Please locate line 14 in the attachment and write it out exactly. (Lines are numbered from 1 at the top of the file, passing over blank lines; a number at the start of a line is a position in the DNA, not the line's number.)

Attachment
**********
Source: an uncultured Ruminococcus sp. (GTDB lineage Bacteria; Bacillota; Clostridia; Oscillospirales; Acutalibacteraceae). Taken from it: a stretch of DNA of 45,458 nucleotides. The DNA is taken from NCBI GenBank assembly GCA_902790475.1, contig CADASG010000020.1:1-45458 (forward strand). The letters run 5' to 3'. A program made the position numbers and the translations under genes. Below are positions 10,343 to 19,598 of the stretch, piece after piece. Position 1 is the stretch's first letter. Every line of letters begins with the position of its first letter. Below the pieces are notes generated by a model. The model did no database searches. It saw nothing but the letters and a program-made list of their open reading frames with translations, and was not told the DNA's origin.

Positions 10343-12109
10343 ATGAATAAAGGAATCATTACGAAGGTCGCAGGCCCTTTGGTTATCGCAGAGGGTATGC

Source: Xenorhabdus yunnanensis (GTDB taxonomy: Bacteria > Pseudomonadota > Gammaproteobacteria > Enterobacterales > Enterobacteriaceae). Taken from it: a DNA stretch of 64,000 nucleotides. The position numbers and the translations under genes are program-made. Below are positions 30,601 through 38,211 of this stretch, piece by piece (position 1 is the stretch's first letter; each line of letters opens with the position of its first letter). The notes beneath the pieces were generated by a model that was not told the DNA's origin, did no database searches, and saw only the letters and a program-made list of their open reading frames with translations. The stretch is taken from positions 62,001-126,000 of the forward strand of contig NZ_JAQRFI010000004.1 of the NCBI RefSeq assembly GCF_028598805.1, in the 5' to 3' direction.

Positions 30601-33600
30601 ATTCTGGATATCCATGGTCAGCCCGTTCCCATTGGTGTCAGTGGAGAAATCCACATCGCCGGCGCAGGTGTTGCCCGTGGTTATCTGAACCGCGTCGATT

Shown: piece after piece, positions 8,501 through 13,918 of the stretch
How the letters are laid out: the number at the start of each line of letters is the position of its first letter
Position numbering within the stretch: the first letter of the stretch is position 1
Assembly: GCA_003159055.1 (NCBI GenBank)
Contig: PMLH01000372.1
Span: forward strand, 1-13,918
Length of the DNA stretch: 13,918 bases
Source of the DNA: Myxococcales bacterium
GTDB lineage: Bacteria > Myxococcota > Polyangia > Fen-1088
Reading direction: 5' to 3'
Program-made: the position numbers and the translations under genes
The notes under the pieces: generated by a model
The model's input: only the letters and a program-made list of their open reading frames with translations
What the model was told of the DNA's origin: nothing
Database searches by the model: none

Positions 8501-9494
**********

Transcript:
Source of the DNA: Myxococcales bacterium